Cardinal hails ‘rebirth’ of Iraqi Christian town
QARAQOSH, Iraq — A French cardinal hailed the “rebirth” of Iraq’s devastated main Christian town of Qaraqosh on Monday, where residents are returning following two years of jihadist rule.
Taking part in mass in the town’s cathedral, Lyon’s Archbishop Cardinal Philippe Barbarin spoke of both “sadness” and “hope” on returning to the town, which he had previously visited just a month before the Islamic State group seized it three years ago.
“I came here on July 29, 2014. It was splendid, magnificent, there were choirs, the church was full,” he said.
“To return now and see it again, after so much aggression, so much violence, so much pillage, (to see it) being reborn is both very sad and at the same time full of hope.”
Barbarin, in the aftermath of the ouster of ISIS from its Mosul stronghold, delivered a sermon and gave communion at the Cathedral of the Immaculate Conception.
Its belltower damaged and its insides marred by flames, the church bears the scars of more than two years of jihadist rule.
After seizing Qaraqosh (also known as Hamdaniya) in August 2014, the jihadists decapitated statues and dumped liturgical books on the floor of the church.
Iraqi forces recaptured the town, around 15 kilometers (nine miles) from the edge of Mosul, in October, just two weeks after launching what was to be a months-long assault on the jihadists’ stronghold in Iraq’s second city.
Most retaken areas were far from immediately habitable, however.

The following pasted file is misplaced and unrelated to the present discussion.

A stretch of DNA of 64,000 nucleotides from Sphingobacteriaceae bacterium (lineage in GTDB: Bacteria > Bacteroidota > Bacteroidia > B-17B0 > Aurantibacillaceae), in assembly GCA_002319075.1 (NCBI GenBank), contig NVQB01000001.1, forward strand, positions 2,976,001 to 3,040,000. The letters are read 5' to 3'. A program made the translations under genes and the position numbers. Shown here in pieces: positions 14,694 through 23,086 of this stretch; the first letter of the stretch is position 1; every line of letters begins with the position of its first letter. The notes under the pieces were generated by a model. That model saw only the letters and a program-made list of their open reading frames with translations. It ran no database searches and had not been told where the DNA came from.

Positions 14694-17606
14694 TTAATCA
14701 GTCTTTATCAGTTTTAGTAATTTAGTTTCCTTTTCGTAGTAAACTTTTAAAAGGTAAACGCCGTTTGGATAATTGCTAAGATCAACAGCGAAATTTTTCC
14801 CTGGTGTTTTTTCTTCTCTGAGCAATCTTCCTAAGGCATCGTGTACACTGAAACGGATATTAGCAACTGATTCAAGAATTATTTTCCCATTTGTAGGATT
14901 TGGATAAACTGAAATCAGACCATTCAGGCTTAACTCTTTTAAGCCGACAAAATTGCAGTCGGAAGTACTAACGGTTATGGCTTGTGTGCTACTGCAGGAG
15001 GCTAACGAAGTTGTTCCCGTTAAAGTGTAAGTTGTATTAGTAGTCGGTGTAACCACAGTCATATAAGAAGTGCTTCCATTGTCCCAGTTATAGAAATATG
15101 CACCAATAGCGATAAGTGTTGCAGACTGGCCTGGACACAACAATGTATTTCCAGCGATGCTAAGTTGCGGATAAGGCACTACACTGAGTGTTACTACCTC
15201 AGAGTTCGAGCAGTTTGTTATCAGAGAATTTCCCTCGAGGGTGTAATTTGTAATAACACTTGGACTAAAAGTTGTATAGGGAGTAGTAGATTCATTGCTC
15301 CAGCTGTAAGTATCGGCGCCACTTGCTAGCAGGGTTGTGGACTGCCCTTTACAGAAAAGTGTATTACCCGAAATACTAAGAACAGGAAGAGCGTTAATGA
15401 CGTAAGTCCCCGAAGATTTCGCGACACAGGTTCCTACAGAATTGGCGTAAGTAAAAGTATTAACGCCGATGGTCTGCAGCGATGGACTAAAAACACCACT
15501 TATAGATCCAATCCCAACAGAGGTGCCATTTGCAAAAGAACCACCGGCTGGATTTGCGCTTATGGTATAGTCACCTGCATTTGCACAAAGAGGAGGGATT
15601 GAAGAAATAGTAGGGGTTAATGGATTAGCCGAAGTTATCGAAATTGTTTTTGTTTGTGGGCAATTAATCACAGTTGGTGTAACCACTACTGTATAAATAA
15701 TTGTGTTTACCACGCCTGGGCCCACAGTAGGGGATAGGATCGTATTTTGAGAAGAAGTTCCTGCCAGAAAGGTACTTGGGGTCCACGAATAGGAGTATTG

Months of mine clearing and reconstruction were needed before the town’s 50,000 residents, most of whom had fled within days of the jihadist takeover, could return.
But eight months since Iraqi forces ousted ISIS, the town is slowly coming back to life.
A few hundred families have now come back, shops are reopening and six schools are due to resume operations by mid-August.
Around a hundred people in civilian and military dress attended Monday’s mass.
Arriving under the protection of the Nineveh Plain Protection Units (NPU), a local Christian militia, Barbarin and his delegation were greeted by an ululating crowd.
“Cardinal Philippe’s visit is a visit of solidarity, which gives us a huge morale boost. It’s a sign that there are people outside Iraq… who share the suffering we’re going through today in Iraq,” said Khalil Moussa, 42.
Yohanna Petros Mouche, the Syriac Catholic archbishop of Mosul, said he prayed for “hope in the hearts of all the inhabitants of Qaraqosh and all who are here”.
He had “both an infinite sadness and an extraordinary hope for the rebirth of this country, this city, this region”. CBB/rga
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